Read some general information about your topic that can be found in a reference source. What is a reference source? It can be a database that contains encyclopedias, handbooks, atlases and other general knowledge. It can also be a print book that lives in the Stacks (shelves) or the Reference section of a library.
While background databases aren't sources you typically should use in your researched argument, these kinds of encyclopedia articles are a great starting point as they provide general information, context, potential subtopics, and more. Jot down some notes about what you read and keep track of where you found that information (i.e. record the citation of the encyclopedia article). Keep in mind the importance of using a source’s bibliography or list of references in your own research.
IUCAT is Indiana University's online library catalog. Search it to find items held by the IU Libraries statewide, including books, government publications, journals, and other types of material.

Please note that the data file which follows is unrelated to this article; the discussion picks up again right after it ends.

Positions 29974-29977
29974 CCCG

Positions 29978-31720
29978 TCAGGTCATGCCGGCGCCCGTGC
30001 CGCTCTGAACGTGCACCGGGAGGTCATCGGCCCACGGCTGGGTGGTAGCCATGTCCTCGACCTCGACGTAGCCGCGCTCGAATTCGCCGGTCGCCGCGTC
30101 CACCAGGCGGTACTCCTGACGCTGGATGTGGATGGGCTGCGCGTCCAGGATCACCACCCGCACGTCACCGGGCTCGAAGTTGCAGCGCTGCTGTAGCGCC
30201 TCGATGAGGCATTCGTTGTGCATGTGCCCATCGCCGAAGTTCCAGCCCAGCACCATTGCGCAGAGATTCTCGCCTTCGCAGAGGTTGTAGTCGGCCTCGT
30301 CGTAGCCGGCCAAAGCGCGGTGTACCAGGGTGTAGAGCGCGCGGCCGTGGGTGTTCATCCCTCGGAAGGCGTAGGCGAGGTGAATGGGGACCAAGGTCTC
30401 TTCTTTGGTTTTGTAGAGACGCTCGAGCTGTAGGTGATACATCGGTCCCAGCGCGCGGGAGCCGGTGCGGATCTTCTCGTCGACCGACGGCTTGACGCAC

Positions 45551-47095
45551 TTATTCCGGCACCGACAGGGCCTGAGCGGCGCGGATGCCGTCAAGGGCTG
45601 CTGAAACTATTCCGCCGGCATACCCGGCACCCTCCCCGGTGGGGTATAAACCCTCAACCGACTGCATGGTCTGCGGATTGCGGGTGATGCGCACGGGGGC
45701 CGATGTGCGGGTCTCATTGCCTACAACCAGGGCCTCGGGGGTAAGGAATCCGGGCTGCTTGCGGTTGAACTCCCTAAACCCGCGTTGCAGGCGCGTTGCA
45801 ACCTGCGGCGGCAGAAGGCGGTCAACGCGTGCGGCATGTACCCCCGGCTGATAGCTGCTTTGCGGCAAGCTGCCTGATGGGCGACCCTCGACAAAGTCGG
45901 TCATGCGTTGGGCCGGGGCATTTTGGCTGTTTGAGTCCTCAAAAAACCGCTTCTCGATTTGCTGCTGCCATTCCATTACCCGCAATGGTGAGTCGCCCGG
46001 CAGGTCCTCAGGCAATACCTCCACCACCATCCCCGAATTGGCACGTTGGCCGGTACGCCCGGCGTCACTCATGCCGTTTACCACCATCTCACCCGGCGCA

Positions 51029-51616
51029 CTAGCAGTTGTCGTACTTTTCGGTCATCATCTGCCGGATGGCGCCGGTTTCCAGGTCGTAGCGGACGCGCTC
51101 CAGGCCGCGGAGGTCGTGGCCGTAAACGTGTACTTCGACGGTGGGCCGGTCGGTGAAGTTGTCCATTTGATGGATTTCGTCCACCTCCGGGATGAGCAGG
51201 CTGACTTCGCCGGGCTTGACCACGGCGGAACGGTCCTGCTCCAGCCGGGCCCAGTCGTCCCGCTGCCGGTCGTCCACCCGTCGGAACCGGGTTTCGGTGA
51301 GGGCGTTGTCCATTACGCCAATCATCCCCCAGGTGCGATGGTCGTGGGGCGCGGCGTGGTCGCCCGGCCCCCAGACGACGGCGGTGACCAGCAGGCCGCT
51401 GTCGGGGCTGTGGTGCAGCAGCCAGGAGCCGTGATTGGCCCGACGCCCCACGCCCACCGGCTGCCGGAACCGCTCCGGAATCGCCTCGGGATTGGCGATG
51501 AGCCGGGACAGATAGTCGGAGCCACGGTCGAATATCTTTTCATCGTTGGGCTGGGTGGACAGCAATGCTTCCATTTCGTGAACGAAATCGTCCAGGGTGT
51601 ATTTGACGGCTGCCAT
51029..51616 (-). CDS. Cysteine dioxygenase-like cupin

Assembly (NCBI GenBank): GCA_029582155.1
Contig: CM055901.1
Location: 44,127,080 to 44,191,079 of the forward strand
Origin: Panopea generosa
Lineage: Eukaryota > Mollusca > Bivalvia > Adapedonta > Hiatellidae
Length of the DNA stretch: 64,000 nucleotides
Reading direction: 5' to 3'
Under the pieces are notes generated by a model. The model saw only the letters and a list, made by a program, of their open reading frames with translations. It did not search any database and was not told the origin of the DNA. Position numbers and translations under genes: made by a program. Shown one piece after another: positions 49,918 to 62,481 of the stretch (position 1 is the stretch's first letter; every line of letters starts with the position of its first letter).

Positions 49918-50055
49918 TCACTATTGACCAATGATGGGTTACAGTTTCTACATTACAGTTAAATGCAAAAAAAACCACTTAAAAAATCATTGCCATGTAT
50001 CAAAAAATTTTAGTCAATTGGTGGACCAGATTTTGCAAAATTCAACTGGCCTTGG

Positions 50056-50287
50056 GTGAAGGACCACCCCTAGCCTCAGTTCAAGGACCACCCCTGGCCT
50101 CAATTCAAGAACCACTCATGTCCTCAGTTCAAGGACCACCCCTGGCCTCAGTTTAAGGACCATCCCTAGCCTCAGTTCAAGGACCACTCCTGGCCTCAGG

Background Information & Books
Before you can start any research on your topic, you must have a background knowledge of it. Books and websites can provide you with that knowledge.
This is important because:
Background sources give you the language that people are using to discuss your topic. You will use this language when you start to search databases for scholarly articles and resources on the topic.
This "pre-research" gives you a sense if your topic is focused enough. If your initial searches bring back so many results you can't even figure out what the language is, then you should consider narrowing your topic.
Remember, background information is always a starting point for research, not an ending point.